• Hari Sreenivasan:

    And here we are heading into a weekend where Congress has not come to an agreement on unemployment insurance and benefits. And for a lot of people, that $600 is a big deal, that even, best case scenario, even if Congress miraculously comes to an agreement, it's still going to take a couple of weeks to kick back in.

  • Diane Swonk:

    It's really like falling off a cliff. This is really stunning that Congress has not been able to come together on this issue. Not only did that money provide much-needed food and shelter for people, even with all the increases in income we saw in that extraordinary support and stimulus payments, which really were aid payments, a lot of it went to paying for food. People still couldn't pay their rent. So this is really important right now that at the very moment the moratorium on evictions is expiring and the extra expanded unemployment benefits are also expiring.

    You're really going to have food and shelter as your biggest hit hardest where people are already in miles long food minds. We're talking about the biggest food insecurity and homelessness that we've had since the Great Depression. That's really stunning. And it's already on the rise. We had homelessness rising when we had three and a half percent unemployment rate. Think of what we could see in the next couple of weeks is something that's never been seen in anyone's recent memory.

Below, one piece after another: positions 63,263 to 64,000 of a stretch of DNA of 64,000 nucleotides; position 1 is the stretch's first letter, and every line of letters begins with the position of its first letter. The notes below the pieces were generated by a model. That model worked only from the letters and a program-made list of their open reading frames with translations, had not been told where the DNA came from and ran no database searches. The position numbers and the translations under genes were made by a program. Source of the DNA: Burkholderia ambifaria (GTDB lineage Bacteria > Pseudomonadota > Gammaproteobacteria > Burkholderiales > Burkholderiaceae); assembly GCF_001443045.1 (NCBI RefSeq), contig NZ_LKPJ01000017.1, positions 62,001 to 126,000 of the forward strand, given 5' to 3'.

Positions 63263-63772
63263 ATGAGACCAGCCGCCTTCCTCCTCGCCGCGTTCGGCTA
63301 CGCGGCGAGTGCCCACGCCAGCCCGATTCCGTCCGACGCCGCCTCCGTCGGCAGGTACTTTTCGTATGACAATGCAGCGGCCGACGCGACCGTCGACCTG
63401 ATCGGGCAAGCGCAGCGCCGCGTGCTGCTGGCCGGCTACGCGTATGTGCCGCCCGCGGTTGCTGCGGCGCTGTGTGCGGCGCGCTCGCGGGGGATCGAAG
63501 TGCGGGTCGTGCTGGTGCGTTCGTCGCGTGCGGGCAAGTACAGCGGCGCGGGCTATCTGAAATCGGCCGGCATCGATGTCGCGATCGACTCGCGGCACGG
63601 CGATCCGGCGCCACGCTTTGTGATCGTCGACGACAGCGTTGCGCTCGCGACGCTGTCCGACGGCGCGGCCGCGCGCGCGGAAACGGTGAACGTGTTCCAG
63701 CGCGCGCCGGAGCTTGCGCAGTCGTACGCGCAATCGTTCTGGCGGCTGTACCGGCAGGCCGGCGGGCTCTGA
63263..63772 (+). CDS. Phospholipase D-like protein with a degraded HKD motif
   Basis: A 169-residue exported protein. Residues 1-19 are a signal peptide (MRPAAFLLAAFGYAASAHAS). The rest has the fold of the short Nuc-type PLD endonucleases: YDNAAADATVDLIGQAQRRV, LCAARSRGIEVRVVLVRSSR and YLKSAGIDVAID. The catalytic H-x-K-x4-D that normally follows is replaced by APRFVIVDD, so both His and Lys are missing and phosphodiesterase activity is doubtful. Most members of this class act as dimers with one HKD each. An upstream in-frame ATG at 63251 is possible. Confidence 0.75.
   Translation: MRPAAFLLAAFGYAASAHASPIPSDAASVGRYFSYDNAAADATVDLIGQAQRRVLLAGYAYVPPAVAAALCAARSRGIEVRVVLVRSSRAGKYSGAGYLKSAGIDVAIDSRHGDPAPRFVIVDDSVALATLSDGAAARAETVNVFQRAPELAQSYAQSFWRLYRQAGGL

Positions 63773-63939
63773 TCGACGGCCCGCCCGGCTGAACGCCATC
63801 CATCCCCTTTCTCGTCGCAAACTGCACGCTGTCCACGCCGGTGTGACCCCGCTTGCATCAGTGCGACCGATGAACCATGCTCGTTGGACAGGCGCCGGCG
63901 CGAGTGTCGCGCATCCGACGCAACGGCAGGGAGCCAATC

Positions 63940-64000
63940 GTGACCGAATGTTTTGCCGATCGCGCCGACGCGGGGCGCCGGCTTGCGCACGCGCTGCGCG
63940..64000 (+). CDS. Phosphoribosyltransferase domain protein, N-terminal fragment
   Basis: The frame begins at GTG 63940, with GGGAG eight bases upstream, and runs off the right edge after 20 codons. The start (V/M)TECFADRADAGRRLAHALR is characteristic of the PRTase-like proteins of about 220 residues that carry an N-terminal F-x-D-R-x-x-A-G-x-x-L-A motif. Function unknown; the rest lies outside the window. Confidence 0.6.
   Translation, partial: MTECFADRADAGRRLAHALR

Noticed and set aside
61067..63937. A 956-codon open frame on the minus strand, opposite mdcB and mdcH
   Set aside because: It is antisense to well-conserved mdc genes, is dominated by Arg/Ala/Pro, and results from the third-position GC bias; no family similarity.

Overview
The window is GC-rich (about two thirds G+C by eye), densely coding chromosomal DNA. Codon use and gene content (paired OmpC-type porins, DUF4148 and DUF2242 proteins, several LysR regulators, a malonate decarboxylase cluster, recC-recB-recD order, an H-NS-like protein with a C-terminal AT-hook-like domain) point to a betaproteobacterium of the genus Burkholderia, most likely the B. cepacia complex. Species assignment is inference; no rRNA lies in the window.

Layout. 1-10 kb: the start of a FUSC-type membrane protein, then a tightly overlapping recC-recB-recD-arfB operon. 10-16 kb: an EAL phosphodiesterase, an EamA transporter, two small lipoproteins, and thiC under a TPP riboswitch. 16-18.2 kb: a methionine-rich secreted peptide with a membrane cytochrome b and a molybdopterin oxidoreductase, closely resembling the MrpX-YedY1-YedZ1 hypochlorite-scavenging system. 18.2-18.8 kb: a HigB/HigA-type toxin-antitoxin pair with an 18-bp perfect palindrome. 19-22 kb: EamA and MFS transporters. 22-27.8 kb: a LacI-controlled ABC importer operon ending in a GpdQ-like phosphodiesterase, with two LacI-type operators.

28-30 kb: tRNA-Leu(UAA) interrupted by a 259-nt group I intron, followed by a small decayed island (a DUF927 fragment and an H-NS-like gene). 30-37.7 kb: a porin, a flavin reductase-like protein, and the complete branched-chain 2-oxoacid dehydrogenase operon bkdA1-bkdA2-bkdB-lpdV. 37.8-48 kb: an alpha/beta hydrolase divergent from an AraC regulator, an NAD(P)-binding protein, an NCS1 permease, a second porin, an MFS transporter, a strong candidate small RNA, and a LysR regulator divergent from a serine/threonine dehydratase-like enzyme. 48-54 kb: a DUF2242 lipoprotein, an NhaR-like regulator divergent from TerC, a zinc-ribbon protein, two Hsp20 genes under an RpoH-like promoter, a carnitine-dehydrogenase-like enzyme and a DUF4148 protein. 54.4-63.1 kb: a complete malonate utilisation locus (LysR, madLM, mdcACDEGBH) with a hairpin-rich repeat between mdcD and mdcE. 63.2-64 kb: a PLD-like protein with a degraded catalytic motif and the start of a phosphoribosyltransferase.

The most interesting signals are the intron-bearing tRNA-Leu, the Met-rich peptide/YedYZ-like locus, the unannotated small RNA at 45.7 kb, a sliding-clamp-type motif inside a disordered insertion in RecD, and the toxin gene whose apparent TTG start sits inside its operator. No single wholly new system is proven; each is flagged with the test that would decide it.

• Hari Sreenivasan:

    Depending on your politics, all the things that you just said about how bad things are, are used as a case to try to reopen the economy faster. And they're also used to try to say, let's get a handle on the public health crisis, because that's what's important and that's what's driving the economy. Right. It seems a false choice that we really shouldn't have to choose between our health and our economy.

  • Diane Swonk:

    The course of COVID determines the course of the economy. It's so much intertwined and linked together that the Fed chairman, Jay Powell, and the Federal Reserve decided to insert that line into their statement this week when they concluded means that the course of the economy is dependent on the course of the virus.

    The economy cannot do better until we bend the curve on COVID, and what we've seen is not only did we pull back before we had one state go into a lockdown, we lost 1.4 million jobs by March 14 before the first state went into lockdown on March 19 because people pulled in because they were afraid of contagion and firms pulled back on their meetings. We're seeing that same exact behavior started in the latter part of June and early July.

    And the states that are hardest hit by COVID are seeing the largest pullback in spending before they reverse course on openings. And I think that's what's important is fear is a real factor. Our behavior is what drives the economy. And you can't have a healthy economy without having our help.

  • Hari Sreenivasan:

    All right. Diane Swonk, thanks so much.

  • Diane Swonk:

    Thank you.